Amcor, in partnership with Mintel and BakeryandSnacks, will discuss how food packaging can tap into this need by hosting a webinar ‘How to design snacks packaging for the health-conscious and environmentally-conscious consumer’ on Wednesday, February 28, at 3pm CET/2pm GMT.
Snacks replacing main meals
Speakers Benjamin Punchard, global packaging insights director, Mintel, and Paulina Dudkiewicz, marketing segment manager, Snacks & Nuts, Amcor, will share insights and trends to help brands appeal to the health-conscious and environmentally-conscious consumer.
“Snacks have historically been an occasional indulgence, something we might use as a treat to indulge ourselves. But now, as our lifestyles are changing, we are increasingly snacking on-the-go as a way of supplementing or replacing our main meals,” said Punchard.
“As snacks are becoming a more integral part of our consumption, consumers recognize they are having an impact on our health and they want brands to provide something that offers not only convenience but ingredients and a snacking format suitable for our modern lifetsyles.”
Punchard and Dudkiewicz will talk how this change is reflected in the launches we are seeing on our supermarket shelves, specifically in bakery, chocolate confectionery and snacks.
Punchard believes there are three segments; the first being natural and personalized, ie, where the product makes a claim that is naturally healthy, with no additives, organic, gluten-free. He said there is a year-on-year increase in those claims by manufacturers to give their products a ‘healthy halo’.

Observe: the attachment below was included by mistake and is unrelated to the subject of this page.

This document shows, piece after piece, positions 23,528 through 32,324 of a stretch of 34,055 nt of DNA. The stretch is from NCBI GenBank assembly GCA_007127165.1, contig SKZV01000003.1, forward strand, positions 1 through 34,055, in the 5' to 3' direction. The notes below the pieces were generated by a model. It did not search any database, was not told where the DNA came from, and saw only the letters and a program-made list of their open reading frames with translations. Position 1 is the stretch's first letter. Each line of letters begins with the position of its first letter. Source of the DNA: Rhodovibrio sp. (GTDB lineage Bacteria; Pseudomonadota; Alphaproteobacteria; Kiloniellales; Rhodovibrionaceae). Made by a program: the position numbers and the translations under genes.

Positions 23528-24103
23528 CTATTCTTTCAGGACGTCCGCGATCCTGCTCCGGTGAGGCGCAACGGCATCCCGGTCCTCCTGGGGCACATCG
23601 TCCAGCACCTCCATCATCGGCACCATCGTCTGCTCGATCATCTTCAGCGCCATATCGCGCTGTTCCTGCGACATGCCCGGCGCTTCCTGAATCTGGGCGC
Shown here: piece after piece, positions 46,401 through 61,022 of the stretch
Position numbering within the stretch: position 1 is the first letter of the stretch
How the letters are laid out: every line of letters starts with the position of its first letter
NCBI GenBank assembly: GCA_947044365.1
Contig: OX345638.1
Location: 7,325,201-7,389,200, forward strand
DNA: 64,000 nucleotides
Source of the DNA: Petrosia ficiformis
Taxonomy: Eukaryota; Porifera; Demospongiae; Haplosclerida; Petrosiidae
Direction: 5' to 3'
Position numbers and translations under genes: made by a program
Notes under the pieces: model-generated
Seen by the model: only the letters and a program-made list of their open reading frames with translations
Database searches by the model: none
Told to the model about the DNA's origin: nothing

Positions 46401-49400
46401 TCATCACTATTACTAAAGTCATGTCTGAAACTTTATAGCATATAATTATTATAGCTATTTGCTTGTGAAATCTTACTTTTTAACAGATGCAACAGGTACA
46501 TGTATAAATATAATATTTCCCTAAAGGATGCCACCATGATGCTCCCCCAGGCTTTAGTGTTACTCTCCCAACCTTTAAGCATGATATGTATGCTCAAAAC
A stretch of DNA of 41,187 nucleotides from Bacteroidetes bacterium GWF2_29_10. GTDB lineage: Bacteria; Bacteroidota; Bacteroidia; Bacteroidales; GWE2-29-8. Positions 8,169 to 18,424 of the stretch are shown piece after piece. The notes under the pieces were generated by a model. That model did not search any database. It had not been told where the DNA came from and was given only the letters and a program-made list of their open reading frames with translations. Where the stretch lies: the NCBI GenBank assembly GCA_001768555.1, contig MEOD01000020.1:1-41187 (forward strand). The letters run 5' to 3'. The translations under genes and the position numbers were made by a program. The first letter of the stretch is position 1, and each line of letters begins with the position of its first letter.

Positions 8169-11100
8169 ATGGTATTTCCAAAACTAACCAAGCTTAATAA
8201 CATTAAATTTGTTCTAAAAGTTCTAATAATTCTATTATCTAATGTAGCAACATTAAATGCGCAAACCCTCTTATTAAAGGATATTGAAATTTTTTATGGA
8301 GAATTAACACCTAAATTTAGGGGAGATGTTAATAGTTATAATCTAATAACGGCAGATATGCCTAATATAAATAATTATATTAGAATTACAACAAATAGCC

The second segment is the positive element where the packaging highlights an ingredient that delivers a health benefit to the consumer, such as being high in fibre, added protein or wholegrain.
The third area where Mintel is not seeing growth is in what he calls the ‘minor claims’ such as low salt and fat free products, because these relate to processed foods and consumers are turning their back on processing.
“People are snacking more on-the-go, so packaging needs to reflect that it is an ‘out-of-home’ meal,” added Punchard.
“Consumers are looking to brands to deliver health benefits and want the brands to give consumers the ‘tools’ to improve their diet. They want healthier versions of their favorite snacks.”
According to Dudkiewicz, taste and nutritional benefits will drive new consumption occasions, which will drive packaging formats and variation in design, and functionality is required for different consumption occasions.
She said flexible packaging dominates the category, even for snacks such as nuts, which were traditionally sold in cans with lids. Today, 93% of nuts are packed in flexible packaging such as stand-up pouches and PushPop packaging.
“Manufacturers are starting to launch more single-serve packs, easy-opening, slim packaging that may resemble a snack that is light and healthy, simple messaging, minimalistic designs and a transparent window to convey the product is a healthy snack,” said Dudkiewicz.
“Think about a packaging format that suits someone who is travelling or seated on a train, bus or in a car. The packaging needs to offer on-the-go convenience such as packaging that can serve as a bowl, comes with a flat bottom, or a pop sound that resembles freshness when opening, anything that can save time on the go.
“Smaller packaging sizes help to control calorie intake – people believe they are getting the correct portion control. Health-conscious consumers go for smaller packs and those with re-closeability, ie, a resealable opening, knowing it can be preserved after opening or to eat later on in the day.”
The 60-minute webinar will talk about which visual ‘cues’ alert the consumer to a product’s health benefits; how a product’s packaging and design can convey a healthy message that consumers trust; environmental responsibility - how a more sustainable packaging can support your brand’s promise; and ‘green-looking’ packaging versus sustainable packaging.
The webinar, which will be available to watch three months after the live event, will also include examples of packaging to illustrate what is being discussed.